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NCO meeting discusses adoption opportunities for Osages and culture workshops

PETALUMA, Calif. – Osage Nation Social Services officials are reaching out to constituents seeking more foster and adoption families for Osage children.

At the Sept. 26 Northern California Osage fall gathering, social service workers visited with West Coast Osage constituents and discussed their department’s services available, especially for those interested in being foster or adoptive parents.

Leah Bighorse, an ONSS supervisor, said the Nation has licensed homes available throughout the U.S. and said interested households must go through a licensing process that takes 90-120 days. She also said those households who live out-of-state are required to obtain a home study completed by a local licensed social worker and to provide fingerprint test results to ONSS.

Bighorse also said the ONSS is able to assist households with costs of a home study if needed and mandatory foster parent training is required.

ON Social Service workers are visiting out-of-area locations where larger number of Osages live to educate the Osage public of its services and provide further consultation with those wishing to know more about opening their homes to an Osage child or children needing a family.

Rebecca Fish, ON adoptions social worker, said there are about 12 Osage children in need of a home during the NCO meeting.

Bighorse acknowledged that being an adoptive/ foster parent can be difficult, but used the presentation to discuss myths and facts of being an adoptive/ foster parent. For example, Bighorse said any Osage person who is physically and mentally able to care for children will be considered for licensure. She also added ONSS will assist interested people with essential furniture (i.e. a baby crib) and home safety items to help the person receive approval as a foster/ adoptive household.

The ONSS follows other ON departments who sent employees in recent years to the regional California Osage meetings to promote their services or to interact with the constituents.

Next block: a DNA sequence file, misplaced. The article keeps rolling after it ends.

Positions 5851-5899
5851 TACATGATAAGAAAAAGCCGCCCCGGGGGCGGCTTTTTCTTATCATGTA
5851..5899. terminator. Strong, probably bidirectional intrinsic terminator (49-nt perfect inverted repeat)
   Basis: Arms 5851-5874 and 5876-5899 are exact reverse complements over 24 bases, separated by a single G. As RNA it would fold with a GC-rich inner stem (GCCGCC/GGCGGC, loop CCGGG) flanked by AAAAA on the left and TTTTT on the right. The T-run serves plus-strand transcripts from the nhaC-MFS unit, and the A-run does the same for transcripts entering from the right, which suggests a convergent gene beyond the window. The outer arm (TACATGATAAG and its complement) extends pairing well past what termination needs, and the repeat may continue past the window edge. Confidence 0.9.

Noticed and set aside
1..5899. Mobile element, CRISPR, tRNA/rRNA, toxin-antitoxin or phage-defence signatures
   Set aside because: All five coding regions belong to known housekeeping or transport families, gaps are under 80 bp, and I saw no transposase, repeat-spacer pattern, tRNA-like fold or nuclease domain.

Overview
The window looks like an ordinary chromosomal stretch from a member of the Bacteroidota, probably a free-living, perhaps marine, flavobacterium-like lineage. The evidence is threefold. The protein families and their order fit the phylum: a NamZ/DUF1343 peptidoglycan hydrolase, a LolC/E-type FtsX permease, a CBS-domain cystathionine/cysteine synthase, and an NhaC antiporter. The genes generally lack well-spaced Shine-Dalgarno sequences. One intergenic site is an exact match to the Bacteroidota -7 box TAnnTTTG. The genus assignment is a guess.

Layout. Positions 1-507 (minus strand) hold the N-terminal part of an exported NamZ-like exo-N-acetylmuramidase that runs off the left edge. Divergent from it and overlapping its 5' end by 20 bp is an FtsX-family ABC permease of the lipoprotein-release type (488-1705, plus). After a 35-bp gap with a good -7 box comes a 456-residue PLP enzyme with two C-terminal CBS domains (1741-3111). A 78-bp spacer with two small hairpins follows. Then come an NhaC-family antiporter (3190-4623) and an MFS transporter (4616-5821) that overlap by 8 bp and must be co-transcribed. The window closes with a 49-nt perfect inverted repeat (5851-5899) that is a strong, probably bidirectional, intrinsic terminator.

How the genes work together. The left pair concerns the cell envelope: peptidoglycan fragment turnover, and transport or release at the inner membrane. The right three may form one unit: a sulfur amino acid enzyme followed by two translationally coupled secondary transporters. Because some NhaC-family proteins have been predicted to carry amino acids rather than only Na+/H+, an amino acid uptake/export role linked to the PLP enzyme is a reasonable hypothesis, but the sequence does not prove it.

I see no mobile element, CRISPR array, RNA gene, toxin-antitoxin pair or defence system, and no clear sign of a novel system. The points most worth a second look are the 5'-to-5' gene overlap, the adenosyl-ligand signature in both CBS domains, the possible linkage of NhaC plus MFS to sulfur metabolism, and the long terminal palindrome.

Nanette Kelley, a steering committee member for the NCO, said she is “pleased ONSS was able to start signing up prospective homes for foster Osage children in (California). (ONSS director) Lee Collins and I have been planning to highlight a social services visit like this for the past two years.”

Also attending the meeting was Renee Harris, a Wah-Zha-Zhi Cultural Center worker, who offered cooking and sewing instructions to those attendees interested in learning craft and culinary basics. Harris, a former Grayhorse District head cook, instructed attendees on cooking corn soup, frybread and Osage peaches for the event lunch.

Harris also coached the attendees on fringing a shawl with materials she brought from Oklahoma. The exercises mirror those cooking and sewing activities Harris taught during a summer culture program targeting Osage girls.

Osage author and Washington state resident Ruby Murray attended the meeting and offered a creative writing workshop to some of the attendees.

“It’s 1,958 miles from my house to Pawhuska and only 703 to Petaluma,” Murray said. “If I can get an Osage fix in between trips home, I’m happy. Going to the NCO meetings doesn’t substitute for going home in June or other times, but when you live away there’s a lot of pressure on the time that you do spend at home. It’s good to talk with other Osages and Osage tribal leaders face to face in a relaxed setting. I appreciate all that goes into the meetings, the financial support, the organization, the travel time. Giving writing workshops to tribal members has been a way for me to hear the poignancy that people feel about being far from home and what they value.”